If you have been glancing at many news stories this year, you have
certainly seen the large number of data breaches that have occurred.
Even just today, we are seeing reports that Drupal.org suffered from a
breach (https://drupal.org/news/130529SecurityUpdate) that shows
unauthorized access to hashed passwords, usernames, and email addresses.
Note that this is not a vulnerability in the CMS product, but the
actual website for Drupal.org. Unfortunately, Drupal is just the latest
to report this issue.
In addition to Drupal, LivingSocial also suffered a huge breach
involving passwords. LinkedIn, Evernote, Yahoo, and Name.com have also
joined this elite club. In each of these cases, we have seen many
different formats for storing the passwords. Some are using plain text
(ouch), others are actually doing what has been recommended and using a
salted hash. Even with a salted hash, there are still some issues.
One, hashes are fast and some hashes are not as strong as others. Bad
choices can lead to an immediate failure in implementation and
Going into what format you should store your passwords in will be
saved for another post, and has been discusses heavily on the internet.
It is really outside the scope of this post, because in this
discussion, it is already too late for that. Here, I want to ask the
simple question of, “You have been breached, What do you do?”
Ok, Maybe it is not a simple question, or maybe it is. Most of the
sites that have seen these breaches are fairly quick to force password
resets by all of their users. The idea behind this is that the
credentials were stolen, but only the actual user should be able to
perform a password reset. The user performs the reset, they have new
credentials, and the information that the bad guy got (and everyone else
that downloads the stolen credentials) are no good. Or maybe not??
Wait.. you re-use passwords across multiple sites? Well, that makes it
more interesting. I guess you now need to reset a bunch of passwords.
Reseting passwords appears to be the standard. I haven’t seen
anyone attempt to do anything else, if you have please share. But
what else would work? You can’t just change the algorithm to make it
stronger.. the bad guy has the password. Changing the algorithm
doesn’t change that fact and they just log in using a stronger
algorithm. I guess that won’t work. Might be nice to have a mechanism
to upgrade everyone to a stronger algorithm as time goes on though.
So if resetting passwords in mass appears to work and is the
standard, do you have a way to do it? if you got breached today, what
would you need to do to reset everyone’s password, or at least force a
password reset on all users? There are a few options, and of course it
depends on how you actually manage user passwords.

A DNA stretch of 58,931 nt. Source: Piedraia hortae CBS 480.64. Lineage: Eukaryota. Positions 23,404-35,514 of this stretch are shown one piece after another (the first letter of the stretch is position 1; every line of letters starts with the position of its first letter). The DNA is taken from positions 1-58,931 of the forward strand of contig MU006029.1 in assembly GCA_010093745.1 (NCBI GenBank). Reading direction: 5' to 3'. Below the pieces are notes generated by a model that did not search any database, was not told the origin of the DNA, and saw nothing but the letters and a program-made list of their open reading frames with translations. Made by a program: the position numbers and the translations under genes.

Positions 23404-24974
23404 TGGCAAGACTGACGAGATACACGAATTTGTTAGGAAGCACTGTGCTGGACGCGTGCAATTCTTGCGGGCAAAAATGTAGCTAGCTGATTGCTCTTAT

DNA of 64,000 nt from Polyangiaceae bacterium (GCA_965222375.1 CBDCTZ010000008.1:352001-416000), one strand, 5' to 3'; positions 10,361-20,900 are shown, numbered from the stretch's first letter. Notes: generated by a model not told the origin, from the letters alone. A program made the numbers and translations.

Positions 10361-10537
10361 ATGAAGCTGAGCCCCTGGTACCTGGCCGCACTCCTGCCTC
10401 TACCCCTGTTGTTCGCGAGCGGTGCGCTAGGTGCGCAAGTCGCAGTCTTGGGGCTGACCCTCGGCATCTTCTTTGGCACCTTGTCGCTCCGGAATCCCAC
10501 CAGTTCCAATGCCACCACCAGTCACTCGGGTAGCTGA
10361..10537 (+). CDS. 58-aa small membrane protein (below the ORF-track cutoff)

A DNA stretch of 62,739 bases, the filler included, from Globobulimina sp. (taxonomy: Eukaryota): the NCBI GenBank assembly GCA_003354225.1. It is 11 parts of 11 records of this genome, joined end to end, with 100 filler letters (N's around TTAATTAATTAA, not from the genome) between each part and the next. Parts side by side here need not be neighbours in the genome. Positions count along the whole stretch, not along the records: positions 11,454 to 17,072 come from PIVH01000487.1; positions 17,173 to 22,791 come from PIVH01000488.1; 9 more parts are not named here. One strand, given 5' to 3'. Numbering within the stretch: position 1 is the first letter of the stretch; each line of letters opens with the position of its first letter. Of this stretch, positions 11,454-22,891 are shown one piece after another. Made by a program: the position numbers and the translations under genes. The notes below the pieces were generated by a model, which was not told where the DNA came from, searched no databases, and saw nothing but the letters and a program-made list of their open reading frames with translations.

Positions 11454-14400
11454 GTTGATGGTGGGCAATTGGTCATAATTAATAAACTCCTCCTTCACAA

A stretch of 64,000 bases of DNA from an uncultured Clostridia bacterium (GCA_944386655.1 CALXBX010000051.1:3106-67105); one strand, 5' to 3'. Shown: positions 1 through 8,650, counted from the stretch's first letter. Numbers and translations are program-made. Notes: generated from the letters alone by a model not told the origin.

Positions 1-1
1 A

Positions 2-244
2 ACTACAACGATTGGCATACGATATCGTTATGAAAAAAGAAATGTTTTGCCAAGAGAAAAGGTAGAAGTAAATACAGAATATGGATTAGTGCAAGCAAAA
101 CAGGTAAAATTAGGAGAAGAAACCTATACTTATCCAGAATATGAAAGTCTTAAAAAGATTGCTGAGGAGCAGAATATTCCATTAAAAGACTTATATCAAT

If you have a password expiration field in the DB, you could just set
all passwords to have expired yesterday. Now everyone will be
presented with an expired password prompt. The problem with this
solution is if an expired password just requires the old password to set
the new password. It is possible the bad guy does this before the
actual user. Oops.
You could just null out or put in a 0 or some false value into all of
the password fields. This only works for encrypted or hashed
passwords.. not clear text. This could be done with a simple SQL Update
statement, just drop that needless WHERE clause
. When a user logs in, they will be unsuccessful because the encrypted password they submit will never match the
value you placed in the updated field. This forces them to use the forgot
You could also run a separate application that resets everyone password
like the previous method, it just doesn’t run a DB Update directly on
the server. Maybe you are a control freak as to what gets run against
the servers and control that access.
As you can see, there are many ways to do this, but have you really
given it any thought? Have you written out your plan that in the event
your site gets breached like these other sites, you will be able to
react intelligently and swiftly? Often times when we think of incidence
response, we think of stopping the attack, but we also have to think
about how we would protect our users from future attacks quickly.
These ideas are just a few examples of how you can go about this to
help provoke you and your team to think about how you would do this in
your situation. Every application is different and this scenario should
be in your IR plan. If you have other ways to handle this, please
share with everyone.
James Jardine is a Principal Consultant at Secure Ideas. If you are in need of a penetration test or other security consulting services you can contact him at firstname.lastname@example.org or visit the Secure Ideas – Professionally Evil site for services provided.